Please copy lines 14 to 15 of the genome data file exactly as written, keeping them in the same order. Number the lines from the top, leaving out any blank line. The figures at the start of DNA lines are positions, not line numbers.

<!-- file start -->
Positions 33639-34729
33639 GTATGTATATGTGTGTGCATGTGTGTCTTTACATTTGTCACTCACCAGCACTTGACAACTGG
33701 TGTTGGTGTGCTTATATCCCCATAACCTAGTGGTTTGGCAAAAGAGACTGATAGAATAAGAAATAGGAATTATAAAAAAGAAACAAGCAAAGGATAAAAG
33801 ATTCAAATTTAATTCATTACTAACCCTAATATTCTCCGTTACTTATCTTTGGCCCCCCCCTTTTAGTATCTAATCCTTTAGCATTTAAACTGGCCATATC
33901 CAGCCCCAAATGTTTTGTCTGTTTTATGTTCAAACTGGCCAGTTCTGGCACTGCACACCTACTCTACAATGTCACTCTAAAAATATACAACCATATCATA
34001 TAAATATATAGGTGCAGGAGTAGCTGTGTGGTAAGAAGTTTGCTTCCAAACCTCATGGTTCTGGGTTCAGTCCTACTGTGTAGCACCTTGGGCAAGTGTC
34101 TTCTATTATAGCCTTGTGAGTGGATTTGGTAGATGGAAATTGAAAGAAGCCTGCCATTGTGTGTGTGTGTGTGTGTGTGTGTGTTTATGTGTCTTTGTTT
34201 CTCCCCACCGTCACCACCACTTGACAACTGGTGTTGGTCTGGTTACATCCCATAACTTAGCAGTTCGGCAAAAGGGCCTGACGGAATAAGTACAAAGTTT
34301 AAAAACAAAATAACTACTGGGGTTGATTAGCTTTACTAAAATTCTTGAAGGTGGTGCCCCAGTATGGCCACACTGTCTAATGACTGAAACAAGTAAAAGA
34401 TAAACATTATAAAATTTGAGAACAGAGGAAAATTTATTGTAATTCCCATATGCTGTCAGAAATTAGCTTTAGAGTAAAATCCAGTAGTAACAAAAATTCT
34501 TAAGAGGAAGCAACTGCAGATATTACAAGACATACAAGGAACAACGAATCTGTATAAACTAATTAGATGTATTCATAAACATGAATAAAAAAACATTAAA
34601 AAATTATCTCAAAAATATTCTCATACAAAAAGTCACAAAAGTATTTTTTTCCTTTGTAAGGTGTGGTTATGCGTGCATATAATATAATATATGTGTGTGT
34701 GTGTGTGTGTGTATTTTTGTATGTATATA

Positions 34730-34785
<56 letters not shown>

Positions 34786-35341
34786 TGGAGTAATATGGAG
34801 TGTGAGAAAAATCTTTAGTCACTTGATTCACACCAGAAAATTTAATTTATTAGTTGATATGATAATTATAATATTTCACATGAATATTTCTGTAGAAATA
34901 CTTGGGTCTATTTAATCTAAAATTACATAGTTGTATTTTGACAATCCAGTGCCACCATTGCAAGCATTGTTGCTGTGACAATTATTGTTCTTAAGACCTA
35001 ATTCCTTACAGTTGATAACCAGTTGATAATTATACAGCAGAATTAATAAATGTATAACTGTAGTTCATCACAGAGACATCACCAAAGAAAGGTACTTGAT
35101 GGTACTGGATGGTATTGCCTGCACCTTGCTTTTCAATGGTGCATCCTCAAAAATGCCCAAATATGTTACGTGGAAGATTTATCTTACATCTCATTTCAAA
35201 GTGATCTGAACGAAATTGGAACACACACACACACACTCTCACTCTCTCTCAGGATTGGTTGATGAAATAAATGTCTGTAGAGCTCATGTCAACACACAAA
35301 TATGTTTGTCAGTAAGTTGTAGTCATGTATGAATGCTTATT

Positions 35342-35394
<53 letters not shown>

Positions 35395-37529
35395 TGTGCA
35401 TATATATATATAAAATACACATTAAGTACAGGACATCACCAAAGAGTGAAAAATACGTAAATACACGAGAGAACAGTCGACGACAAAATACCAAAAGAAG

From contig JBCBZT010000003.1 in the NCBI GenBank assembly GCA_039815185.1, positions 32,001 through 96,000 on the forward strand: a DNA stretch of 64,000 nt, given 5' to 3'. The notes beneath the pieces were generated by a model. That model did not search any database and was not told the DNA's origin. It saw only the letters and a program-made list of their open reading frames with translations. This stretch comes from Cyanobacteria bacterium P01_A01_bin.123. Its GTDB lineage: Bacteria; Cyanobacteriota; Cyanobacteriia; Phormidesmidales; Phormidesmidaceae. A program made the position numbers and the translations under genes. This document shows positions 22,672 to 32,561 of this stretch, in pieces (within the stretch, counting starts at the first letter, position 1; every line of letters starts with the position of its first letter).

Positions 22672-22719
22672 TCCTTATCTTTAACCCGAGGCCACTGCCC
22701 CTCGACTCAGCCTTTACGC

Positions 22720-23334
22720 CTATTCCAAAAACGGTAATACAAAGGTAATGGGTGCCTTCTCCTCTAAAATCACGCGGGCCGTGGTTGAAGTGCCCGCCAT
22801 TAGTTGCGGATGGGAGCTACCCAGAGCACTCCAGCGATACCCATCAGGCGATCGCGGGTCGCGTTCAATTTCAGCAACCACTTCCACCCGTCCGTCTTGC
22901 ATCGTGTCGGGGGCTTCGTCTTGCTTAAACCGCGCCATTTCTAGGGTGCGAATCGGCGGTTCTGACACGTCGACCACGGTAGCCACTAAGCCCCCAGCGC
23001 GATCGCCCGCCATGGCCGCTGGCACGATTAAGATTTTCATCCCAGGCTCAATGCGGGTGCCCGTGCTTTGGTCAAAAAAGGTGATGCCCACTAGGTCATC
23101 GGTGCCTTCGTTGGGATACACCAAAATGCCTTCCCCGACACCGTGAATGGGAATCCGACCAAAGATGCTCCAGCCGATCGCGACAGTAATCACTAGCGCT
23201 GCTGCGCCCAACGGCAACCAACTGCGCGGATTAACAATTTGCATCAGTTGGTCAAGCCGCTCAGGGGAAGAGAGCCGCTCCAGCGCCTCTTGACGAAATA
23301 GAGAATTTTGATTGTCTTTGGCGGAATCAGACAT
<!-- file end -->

Positions 34730-34785
<56 letters not shown>